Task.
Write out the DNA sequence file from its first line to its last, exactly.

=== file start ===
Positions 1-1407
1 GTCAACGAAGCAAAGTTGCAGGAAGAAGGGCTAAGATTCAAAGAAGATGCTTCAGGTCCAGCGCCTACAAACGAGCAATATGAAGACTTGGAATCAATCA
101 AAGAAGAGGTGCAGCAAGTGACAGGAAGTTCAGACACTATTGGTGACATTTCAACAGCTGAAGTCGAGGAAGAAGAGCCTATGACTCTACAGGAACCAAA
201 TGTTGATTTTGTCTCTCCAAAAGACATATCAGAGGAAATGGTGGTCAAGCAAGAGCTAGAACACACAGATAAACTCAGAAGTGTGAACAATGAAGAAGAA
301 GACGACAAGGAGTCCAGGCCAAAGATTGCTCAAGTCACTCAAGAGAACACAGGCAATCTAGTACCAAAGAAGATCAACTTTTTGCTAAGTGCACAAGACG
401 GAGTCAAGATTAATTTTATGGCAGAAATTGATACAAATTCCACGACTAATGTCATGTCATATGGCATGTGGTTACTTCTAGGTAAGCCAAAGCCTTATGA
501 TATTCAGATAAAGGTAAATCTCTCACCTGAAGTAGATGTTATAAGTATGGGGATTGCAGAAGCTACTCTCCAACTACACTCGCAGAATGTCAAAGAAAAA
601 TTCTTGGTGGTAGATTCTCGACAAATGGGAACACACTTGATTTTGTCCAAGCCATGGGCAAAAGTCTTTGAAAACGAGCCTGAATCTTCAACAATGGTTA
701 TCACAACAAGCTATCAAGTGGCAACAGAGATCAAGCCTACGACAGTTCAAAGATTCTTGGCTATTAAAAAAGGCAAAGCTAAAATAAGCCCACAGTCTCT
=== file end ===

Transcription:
Positions 1-1407
1 GTCAACGAAGCAAAGTTGCAGGAAGAAGGGCTAAGATTCAAAGAAGATGCTTCAGGTCCAGCGCCTACAAACGAGCAATATGAAGACTTGGAATCAATCA
101 AAGAAGAGGTGCAGCAAGTGACAGGAAGTTCAGACACTATTGGTGACATTTCAACAGCTGAAGTCGAGGAAGAAGAGCCTATGACTCTACAGGAACCAAA
201 TGTTGATTTTGTCTCTCCAAAAGACATATCAGAGGAAATGGTGGTCAAGCAAGAGCTAGAACACACAGATAAACTCAGAAGTGTGAACAATGAAGAAGAA
301 GACGACAAGGAGTCCAGGCCAAAGATTGCTCAAGTCACTCAAGAGAACACAGGCAATCTAGTACCAAAGAAGATCAACTTTTTGCTAAGTGCACAAGACG
401 GAGTCAAGATTAATTTTATGGCAGAAATTGATACAAATTCCACGACTAATGTCATGTCATATGGCATGTGGTTACTTCTAGGTAAGCCAAAGCCTTATGA
501 TATTCAGATAAAGGTAAATCTCTCACCTGAAGTAGATGTTATAAGTATGGGGATTGCAGAAGCTACTCTCCAACTACACTCGCAGAATGTCAAAGAAAAA
601 TTCTTGGTGGTAGATTCTCGACAAATGGGAACACACTTGATTTTGTCCAAGCCATGGGCAAAAGTCTTTGAAAACGAGCCTGAATCTTCAACAATGGTTA
701 TCACAACAAGCTATCAAGTGGCAACAGAGATCAAGCCTACGACAGTTCAAAGATTCTTGGCTATTAAAAAAGGCAAAGCTAAAATAAGCCCACAGTCTCT